Grandparents are famous for their “back in my day stories,” those lengthy tales about what the world was like when they were young. They’re known for recounting what it looked like, felt like, and even smelled like to be alive...and for sparing no detail. After stumbling upon a cupboard full of artfully composed photographs in his grandpa’s old home, Australian art director Dave Tomkins wanted to hear such tales. When his Grandpa couldn’t recall the details behind the photos, Tomkins took to the Internet, asking strangers to solve the mysteries of his Grandpa’s world travels. And the Internet has delivered.
“Grandpa’s Photos” is the result: a visually stunning website featuring “100 of the best slides that were found in that cupboard.” Half of them are photos of family and friends, and the remaining 50 photos were taken while traveling for business. As the website explains, “The hope is simply that people will appreciate them and share them, making him, if only in my books, great at one more thing.” Scrolling through the website, it’s hard to believe that Grandpa — Stephen Clarke — didn’t consider himself a photographer, as each of the shots is wonderfully composed and lit (which was not so easy to achieve in the days before the Insty filter).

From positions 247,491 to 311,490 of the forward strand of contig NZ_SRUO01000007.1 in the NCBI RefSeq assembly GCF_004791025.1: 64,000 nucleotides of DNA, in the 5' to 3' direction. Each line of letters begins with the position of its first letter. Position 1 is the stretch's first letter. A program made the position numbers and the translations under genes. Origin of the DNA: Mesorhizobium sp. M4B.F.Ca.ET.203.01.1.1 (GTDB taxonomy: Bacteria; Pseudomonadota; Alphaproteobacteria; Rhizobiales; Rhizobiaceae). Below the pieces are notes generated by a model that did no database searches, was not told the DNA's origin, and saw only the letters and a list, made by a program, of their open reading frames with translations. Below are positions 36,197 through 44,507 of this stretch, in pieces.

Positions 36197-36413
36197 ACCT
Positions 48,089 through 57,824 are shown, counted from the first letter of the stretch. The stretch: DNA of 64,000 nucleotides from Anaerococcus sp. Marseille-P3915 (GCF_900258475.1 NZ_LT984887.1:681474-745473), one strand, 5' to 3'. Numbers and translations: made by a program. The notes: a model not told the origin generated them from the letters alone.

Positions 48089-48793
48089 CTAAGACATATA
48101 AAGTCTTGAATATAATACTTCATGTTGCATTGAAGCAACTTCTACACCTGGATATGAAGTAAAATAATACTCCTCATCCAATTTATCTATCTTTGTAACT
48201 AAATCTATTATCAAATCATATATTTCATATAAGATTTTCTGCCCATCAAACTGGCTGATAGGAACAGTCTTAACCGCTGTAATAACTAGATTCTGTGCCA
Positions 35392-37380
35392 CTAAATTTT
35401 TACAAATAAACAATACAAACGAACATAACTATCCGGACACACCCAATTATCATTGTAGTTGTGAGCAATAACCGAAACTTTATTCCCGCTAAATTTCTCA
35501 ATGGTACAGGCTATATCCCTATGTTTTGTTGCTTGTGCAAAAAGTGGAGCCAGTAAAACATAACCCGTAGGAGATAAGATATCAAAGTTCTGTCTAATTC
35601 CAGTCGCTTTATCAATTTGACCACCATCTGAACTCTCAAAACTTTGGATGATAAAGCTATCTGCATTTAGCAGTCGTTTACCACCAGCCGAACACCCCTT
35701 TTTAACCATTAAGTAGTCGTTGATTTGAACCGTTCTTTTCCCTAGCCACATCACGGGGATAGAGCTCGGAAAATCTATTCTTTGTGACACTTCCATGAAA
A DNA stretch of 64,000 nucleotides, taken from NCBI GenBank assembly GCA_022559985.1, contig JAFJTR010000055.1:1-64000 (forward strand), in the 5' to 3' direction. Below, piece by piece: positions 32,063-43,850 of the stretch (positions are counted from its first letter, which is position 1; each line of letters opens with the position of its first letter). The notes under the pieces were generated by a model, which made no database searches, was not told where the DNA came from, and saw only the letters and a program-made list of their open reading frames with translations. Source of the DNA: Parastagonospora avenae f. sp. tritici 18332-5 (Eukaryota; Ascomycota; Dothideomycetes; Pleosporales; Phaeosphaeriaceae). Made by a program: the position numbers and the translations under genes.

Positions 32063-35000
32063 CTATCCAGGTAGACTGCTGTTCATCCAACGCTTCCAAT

The site encourages visitors to to email Tomkins if they can identify any of the sites in the photographs, and, if possible, to send photographs of the locations as they are today. Tomkins then plots the locations on Google Maps, to visually represent Clarke's travels. Thus far, strangers have identified photos taken at a rotunda in Lisbon, an amusement park in Barcelona, a bridge in Switzerland, The Peak in Hong Kong, and a couple shot from atop The Empire State Building.
Tomkins’ heartfelt project is one of the finer examples of the Internet at work, fostering a spirit of positivity and collaboration across continents. As he told lomography.com: “The response and generosity of people online has been phenomenal. The emails I get daily are so detailed, so helpful, so thoughtful." Tomkins added that his next move is “[To] retake the photos and generate some of my own stories as, unfortunately, Grandpa is no longer here to tell me about his.” He said he plans to use a Voigtlander Bessamatic — the same model of camera that his Grandpa used.
What an original and wonderful tribute to a talented man.
Images: Grandpa's Photos/Facebook